[R.sub.v] = 2/3(1+v)+3(1 - 2v)[([[sigma].sub.H]/[[sigma].sub.eq]).sup.2] (12)

Relation of the equivalent accumulated plastic strain (p) under multiaxial stress state can express the influence of stress triaxiality on ductility reduction [10, 11]

[MATHEMATICAL EXPRESSION NOT REPRODUCIBLE IN ASCII] (13)

where [[epsilon].sub.th] and [[epsilon].sub.f] are damage strain threshold and failure strain under uniaxial stress state of the material. The one could notice that under the uniaxial stress state the [R.sub.v] = TF = 1 and the difference between [T.sub.x] and TF is in a constant factor of 3.

To see the shallow notch effect on the stress triaxiality factor, the TF values along the symmetry line of the cross section of the smooth and notched (H = 80 mm, t = 4 mm, [rho] = 10 mm) curved beams were calculated. Because the stress triaxiality effects failure only when the plastic straining take place, the nonlinear FEA was performed using bilinear uniaxial stress strain curve approximation with yield stress point 245 MPa (Table 1) and the tangent modulus [E.sub.T] = 671 MPa. The TF values were calculated over the cross section under the several load levels and elastic plastic straining. Figs. 7 and 8 show the equivalent plastic strains ([[epsilon].sub.pleq], curves 1, 2, 3) and TF values (curves 1', 2', 3') for smooth and notched curved beam on the part of the symmetry line of the cross section under the dominating tensile normal stresses and positive TF values. The corresponding load levels were: P = 72 kN (curves 1 and 1'), P = 130 kN (curves 2 and 2') and P = = 160 kN (curves 3 and 3). The maximum equivalent plastic strains under these load levels for the smooth beam were: 0.0017, 0.139 and 0.362; for notched beam: 0.00482, 0.0365 and 0.423. The dotted curves 0' represent the TF under the elastic stress state.

The results of TF demonstrate the local increase of the triaxiality at the initial stage of plastic straining comparing to the elastic stress state (curves 1', Figs. 7 and 8). Then, under the growing load and plastic straining, the TF further increases at the large zone of the cross section, but slightly decreases at the inner surface of a beam curvature (curves 2'). Under the further development of the load, when the plastic strain zone covers the entire cross section, the TF values are decreasing and are getting lower comparing to the ones under the elastic stress state (curves 3'). This behavior is characteristic for both, the smooth and the notched curved beams, but the local increase of TF is more sharply expressed in the notched beam (curves 1') and the overall values of TF are higher in the notched beam. These results allow to conclude, that the stress triaxiality factors at the load levels near the failure are lower comparing to the ones under the elastic stress state. Assuming that the stress multiaxiality effects the failure strain only at the final (failure) stage of the straining, the usage of TF calculated under the elastic stress state would be conservative. However, if the assumptions of the continuum damage mechanics would be used, then the damage accumulation would take place under the changing stress triaxiality during the development of the equivalent strain starting from the threshold strain ([[epsilon].sub.th]). Depending on the materials [[epsilon].sub.th], the damage accumulation range may cover the part of the plastic straining at the higher triaxiality then under the elastic stress state for the curved beams.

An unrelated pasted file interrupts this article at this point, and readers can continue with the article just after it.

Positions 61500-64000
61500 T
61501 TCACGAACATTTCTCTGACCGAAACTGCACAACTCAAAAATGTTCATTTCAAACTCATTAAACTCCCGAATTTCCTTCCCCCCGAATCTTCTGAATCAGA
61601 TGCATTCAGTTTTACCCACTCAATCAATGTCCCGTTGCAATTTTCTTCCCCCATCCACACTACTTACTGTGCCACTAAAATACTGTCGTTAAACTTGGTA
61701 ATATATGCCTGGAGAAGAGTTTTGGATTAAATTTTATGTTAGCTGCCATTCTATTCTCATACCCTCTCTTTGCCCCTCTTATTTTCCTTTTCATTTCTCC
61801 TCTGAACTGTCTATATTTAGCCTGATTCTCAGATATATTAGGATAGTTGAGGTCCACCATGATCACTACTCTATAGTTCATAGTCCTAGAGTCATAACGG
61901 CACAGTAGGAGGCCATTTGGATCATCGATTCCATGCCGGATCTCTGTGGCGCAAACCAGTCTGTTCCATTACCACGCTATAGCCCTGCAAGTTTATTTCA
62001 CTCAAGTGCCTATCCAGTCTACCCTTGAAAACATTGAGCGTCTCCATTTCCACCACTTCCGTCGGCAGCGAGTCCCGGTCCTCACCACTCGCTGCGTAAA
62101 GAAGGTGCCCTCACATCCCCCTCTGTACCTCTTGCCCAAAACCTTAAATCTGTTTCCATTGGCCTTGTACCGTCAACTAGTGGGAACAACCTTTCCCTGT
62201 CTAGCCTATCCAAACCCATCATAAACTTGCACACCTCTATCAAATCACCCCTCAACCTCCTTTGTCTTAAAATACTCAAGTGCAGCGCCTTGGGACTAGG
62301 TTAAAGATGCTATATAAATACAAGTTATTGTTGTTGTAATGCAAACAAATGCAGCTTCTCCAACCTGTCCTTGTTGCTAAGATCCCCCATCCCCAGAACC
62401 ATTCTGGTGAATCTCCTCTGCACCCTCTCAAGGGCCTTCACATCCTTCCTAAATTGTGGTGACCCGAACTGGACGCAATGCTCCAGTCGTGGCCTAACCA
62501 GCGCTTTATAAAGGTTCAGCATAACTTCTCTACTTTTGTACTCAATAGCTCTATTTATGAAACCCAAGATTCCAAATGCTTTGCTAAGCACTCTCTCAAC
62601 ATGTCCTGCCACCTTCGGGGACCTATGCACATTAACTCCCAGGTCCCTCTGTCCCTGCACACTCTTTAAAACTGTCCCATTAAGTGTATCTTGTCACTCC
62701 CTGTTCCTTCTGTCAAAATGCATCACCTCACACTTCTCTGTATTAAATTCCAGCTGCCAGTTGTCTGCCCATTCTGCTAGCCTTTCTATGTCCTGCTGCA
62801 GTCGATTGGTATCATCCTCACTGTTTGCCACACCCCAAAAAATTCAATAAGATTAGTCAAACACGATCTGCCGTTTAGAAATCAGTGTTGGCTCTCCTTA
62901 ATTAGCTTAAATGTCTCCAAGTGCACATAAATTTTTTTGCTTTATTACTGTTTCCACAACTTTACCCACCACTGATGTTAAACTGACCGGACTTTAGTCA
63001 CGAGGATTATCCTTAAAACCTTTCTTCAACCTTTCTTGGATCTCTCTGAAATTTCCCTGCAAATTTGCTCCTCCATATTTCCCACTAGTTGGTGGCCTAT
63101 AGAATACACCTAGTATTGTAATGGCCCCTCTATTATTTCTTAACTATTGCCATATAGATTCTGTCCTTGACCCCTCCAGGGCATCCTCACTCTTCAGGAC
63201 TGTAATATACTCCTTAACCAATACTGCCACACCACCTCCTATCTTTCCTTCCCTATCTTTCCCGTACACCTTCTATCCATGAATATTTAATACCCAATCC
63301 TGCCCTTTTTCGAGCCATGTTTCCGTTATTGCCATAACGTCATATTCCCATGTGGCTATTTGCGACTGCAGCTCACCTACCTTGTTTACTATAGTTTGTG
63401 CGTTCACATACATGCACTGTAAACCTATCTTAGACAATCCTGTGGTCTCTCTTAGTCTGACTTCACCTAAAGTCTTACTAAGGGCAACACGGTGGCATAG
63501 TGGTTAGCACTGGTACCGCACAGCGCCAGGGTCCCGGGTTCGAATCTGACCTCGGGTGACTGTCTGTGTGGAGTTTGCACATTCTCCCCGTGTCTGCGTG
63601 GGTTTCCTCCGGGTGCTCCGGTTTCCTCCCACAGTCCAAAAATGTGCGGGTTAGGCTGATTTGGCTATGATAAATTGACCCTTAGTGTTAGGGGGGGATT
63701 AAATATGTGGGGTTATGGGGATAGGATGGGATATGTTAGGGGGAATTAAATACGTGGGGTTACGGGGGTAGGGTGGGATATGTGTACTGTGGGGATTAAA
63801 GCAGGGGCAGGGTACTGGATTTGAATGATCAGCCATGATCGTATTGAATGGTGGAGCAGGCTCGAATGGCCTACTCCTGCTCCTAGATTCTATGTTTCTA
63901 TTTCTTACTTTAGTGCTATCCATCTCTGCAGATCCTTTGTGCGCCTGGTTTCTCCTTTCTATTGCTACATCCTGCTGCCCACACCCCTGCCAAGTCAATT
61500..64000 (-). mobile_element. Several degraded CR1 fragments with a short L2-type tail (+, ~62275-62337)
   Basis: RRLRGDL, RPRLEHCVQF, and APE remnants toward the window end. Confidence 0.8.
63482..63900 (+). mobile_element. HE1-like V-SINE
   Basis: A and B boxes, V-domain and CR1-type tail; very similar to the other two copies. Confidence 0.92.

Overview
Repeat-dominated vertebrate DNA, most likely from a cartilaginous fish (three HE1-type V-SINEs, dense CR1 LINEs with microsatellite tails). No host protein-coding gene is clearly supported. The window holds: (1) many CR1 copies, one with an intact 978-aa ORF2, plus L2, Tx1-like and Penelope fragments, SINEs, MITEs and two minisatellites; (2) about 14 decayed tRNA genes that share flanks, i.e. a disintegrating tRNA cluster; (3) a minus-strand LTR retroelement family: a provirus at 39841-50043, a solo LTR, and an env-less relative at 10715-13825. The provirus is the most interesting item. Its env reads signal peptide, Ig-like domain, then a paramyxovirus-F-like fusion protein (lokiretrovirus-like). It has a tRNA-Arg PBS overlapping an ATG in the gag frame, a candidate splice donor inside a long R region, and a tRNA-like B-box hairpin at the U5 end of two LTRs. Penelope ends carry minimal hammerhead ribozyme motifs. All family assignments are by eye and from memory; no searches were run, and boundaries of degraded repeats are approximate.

[FIGURE 7 OMITTED]

[FIGURE 8 OMITTED]

6. Conclusions

The single parameter depending on the geometry of the curved beams of circular cross-section with asymmetric shallow notches was found by fitting the selected equations to the FEA results. Comparing this parameter to the previously found parameters for the curved beam of trapezoidal cross-section allow to conclude that the established equations are acceptable for both cross-sections within the relative difference of 5%, except for the cases of [d.sub.f] where [eta] > 0.8.

The evolution of the stress triaxiality factor under the large plastic straining demonstrates the increase of TF at the beginning of the plastic straining and decrease at the later stage of loading for both smooth and notched curved beams. The decrease of the TF under the large loads indicates that the use a TF factor calculated under the elastic stress state is conservative if the Manjoine [5] assumption is applied. However, if the assumptions of the continuum damage mechanics will be used, the approach to employ the [T.sub.x] calculated under the elastic stress state may be non-conservative, because the significant increase of TF (and [T.sub.x]) was observed during the loading history. Therefore, the damage evolution should be considered starting from the threshold plastic strain and the increase of the [T.sub.x] should be accounted.